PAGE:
Ben-Oni lives in New York City where she teaches poetry workshops at Catapult, The Speakeasy Project and UCLA Writers’ Program online. She writes weekly for The Kenyon Review blog.
Rachel Galvin is a poet, translator, and scholar. Her full-length poetry collections of poems include Uterotopia, (Persea Books, 2022; forthcoming), Elevated Threat Level, a finalist for the National Poetry Series, and Pulleys & Locomotion. She is the translator of Raymond Queneau’s Hitting the Streets, winner of the Scott Moncrieff Translation Prize, and co-translator of Oliverio Girondo’s Decals: Complete Early Poetry, a finalist for the National Translation Award. Her current translation project is supported by a National Endowment for the Arts Fellowship.
Galvin's work appears in journals and anthologies including Best American Experimental Writing 2020, Best American Poetry 2020, Bennington Review, Boston Review, Colorado Review, Fence, Gulf Coast, McSweeney’s, The Nation, The New Yorker, and Ploughshares. She is a co-founder of Outranspo, a creative translation collective (outranspo.com), and is Associate Professor of English and Comparative Literature at the University of Chicago, where she also teaches in the Creative Writing Program and is the faculty lead for Translation Studies.
I have wished you dead and myself dead,
How could it be otherwise.
I have broken into you like a burglar
And you've set your dogs on me.
You have been a hurricane to me
And a pile of broken sticks
A child could kick.
I have climbed you like a monument, gasping,
For the exercise and the view,
And leaned over the railing at the top–
Strong and warm, that summer wind.
Poet Wrestling with Angels in the Dark
Commissioned by the National September 11th Memorial & Museum
& their hearts are shards of stained glass
& their eyes bottle-green & incanting
the whole of this city & the whole of the city i have seen
in the humidity
sobering the great rose window of st. john the divine
-ly unfinished of the city
the whole of the city
where one cold february in the bronx it was snowing
& soren & i wrote love poems for garden-goers
in the conservatory among succulents & palm trees
& carnivorous plants behind glass whose green hearts dance
in supper clubs of brighton beach
another time the whole of city
in winter stole & long-gloved
the fearless girl of bowling green
lays her weary head heavy
in the chapel of temple emanu-el
where the stained glass speaks
of a sprawling city dreamed
but never finished, the whole of this city
& darelo & i take the second avenue subway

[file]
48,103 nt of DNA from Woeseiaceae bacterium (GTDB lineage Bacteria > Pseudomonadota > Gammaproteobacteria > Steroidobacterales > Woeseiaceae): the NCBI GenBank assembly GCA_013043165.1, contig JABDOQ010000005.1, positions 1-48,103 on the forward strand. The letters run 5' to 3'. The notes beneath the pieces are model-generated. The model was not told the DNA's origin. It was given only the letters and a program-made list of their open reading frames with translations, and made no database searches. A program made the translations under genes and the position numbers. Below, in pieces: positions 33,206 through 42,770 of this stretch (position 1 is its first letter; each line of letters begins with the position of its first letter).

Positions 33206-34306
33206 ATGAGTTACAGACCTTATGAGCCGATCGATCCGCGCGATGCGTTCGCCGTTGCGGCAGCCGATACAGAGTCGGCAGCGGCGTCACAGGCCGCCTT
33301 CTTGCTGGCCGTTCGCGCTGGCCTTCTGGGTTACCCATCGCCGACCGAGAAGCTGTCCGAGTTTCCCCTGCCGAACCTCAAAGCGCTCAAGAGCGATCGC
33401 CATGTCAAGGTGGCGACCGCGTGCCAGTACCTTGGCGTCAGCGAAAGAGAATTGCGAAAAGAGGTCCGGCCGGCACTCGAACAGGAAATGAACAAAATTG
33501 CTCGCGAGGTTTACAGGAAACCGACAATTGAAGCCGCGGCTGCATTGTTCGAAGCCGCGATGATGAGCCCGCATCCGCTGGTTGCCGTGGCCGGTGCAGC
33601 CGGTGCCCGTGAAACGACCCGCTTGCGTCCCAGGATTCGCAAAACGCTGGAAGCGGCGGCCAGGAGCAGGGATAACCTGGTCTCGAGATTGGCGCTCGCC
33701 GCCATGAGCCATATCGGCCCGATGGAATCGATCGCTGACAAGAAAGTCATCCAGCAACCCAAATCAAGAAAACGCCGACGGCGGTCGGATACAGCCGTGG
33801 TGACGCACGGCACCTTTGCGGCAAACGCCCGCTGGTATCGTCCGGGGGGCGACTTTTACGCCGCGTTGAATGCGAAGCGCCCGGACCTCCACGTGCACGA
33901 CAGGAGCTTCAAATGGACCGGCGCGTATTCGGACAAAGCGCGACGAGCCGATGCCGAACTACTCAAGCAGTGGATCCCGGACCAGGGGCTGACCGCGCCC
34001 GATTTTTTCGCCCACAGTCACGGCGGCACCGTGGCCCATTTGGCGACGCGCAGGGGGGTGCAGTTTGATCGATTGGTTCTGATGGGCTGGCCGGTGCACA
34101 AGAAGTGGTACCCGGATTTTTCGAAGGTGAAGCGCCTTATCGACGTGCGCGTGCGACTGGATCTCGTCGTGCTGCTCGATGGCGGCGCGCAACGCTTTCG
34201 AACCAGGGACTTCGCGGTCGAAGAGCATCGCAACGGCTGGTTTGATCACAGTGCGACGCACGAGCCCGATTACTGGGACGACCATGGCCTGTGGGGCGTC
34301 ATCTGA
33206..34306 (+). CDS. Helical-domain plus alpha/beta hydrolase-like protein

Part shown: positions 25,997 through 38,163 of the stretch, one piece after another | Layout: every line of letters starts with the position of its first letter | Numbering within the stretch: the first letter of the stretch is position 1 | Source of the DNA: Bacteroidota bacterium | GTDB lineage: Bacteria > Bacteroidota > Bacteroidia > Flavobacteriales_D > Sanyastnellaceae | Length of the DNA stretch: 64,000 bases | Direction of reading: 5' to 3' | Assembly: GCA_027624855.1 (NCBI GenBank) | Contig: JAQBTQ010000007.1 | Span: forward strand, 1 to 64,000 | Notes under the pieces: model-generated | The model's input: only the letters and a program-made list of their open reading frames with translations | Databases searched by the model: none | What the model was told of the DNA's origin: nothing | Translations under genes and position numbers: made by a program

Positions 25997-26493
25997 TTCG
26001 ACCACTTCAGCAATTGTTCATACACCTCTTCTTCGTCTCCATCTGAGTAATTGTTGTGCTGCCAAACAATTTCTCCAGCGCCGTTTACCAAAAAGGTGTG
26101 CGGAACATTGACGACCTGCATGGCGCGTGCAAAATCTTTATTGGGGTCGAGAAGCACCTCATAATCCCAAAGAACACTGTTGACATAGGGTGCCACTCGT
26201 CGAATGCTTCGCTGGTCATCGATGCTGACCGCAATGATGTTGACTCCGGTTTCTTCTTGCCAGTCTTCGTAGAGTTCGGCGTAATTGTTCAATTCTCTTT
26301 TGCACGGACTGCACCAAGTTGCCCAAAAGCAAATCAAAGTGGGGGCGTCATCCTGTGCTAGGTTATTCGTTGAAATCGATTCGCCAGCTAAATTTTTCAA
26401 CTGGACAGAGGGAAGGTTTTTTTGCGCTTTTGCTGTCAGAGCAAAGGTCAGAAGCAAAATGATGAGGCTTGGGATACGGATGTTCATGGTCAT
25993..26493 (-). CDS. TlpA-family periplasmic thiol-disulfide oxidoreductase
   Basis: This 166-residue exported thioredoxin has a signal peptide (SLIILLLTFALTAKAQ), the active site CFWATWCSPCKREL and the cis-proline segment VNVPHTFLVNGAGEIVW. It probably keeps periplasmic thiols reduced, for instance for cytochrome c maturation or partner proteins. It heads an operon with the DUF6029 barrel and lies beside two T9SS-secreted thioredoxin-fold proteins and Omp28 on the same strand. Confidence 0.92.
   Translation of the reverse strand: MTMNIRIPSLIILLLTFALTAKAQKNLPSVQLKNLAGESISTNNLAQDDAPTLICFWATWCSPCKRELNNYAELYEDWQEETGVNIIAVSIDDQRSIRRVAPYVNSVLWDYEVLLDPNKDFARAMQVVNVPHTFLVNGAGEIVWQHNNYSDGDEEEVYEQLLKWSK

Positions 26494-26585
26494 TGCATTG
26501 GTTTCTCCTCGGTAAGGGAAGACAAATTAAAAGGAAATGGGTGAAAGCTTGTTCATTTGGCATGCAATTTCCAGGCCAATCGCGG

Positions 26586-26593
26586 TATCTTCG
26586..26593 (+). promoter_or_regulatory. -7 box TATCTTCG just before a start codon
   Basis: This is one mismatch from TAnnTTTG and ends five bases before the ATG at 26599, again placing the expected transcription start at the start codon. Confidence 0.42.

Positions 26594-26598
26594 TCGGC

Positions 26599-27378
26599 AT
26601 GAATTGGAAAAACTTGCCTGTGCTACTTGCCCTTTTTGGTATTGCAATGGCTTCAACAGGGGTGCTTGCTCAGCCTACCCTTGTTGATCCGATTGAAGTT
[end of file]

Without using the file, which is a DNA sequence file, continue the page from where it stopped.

& still don’t quite believe its existence,
though third rail, live wire, heartbeat.
& 7 train love brings me home, though signal malfunction,
though delays, though local turns express midway & doors
don’t always open
without the whole of the city
filling us all to the brim.
& i have ridden my beloved 7 carrying post-heartbreak
jerusalem, when more than once i was broken glass
shattering in the midharov
empty on sabbath morning.
& in these shards are the stained-glass angels
i have wrestled in the dark,
wrapped around their soda-lime
limbs like potter’s wheel.
& only in my beloved’s arms do each day i awaken
in the whole of the city
as lasting & green
as the kind of fragment
you plant & let broken-be
My Judaism is a Wild Unplace
In My Sights, Sister
My eyes are polished smooth by sight, they clot like crystals in storm glass,
like my sister brewing beakers of toxin. If we had seen
what had been done, what the helicopter pilot did in our name,
what the special ops team did in our name, what they did
with their hands in our name. What if it were my sister,
what if it were her, what? If we had seen with our own smooth eyes.
Mark the diacritical, my lovely: we’re all wearing our knee-high boots,
every last one of us, we live in a booted nation. A nation girded and gunning.
This moment, this is precisely all, watching takes work, sight takes hours,
takes my eyeglasses, every last one of them, as if they were yours. You can see
there’s a sigh in our sight. What if it were my sister? What if it were,
what. What we saw ground into our eyes with the photos,
with the newspaper reports. What would I say, what can I say if,
what would I say if it were my sister, my own? With my own
beakers of toxin, my own boots, my own hands in my own name
We'd love for you to support our wonderful featured poets by buying copies of their books. You can order their recent collections at the following links:
- Waiting for the Light (University of Pittsburgh Press, 2017) - Winner of the 2017 Jewish Book Award
- The Old Woman, the Tulip, and the Dog (University of Pittsburgh Press, 2014)
- The Book of Seventy (University of Pittsburgh Press, 2009) - Winner of the 2009 Jewish Book Award
- If This Is the Age We End Discovery (Alice James Books, 2021) - Winner of the Alice James Award
- 20 Atomic Sonnets (Black Warrior Review, 2020) - This chapbook is available online as a PDF.
- turn around, BRXGHT XYXS (Get Fresh Publishing, 2019)
- Solecism (Virtual Artists Collective, 2013)
- Elevated Threat Level (Green Lantern Press, 2018)
- Pulleys & Locomotion (Black Lawrence Press, 2009)
- News of War: Civilian Poetry 1936-1945 (Oxford University Press, 2017)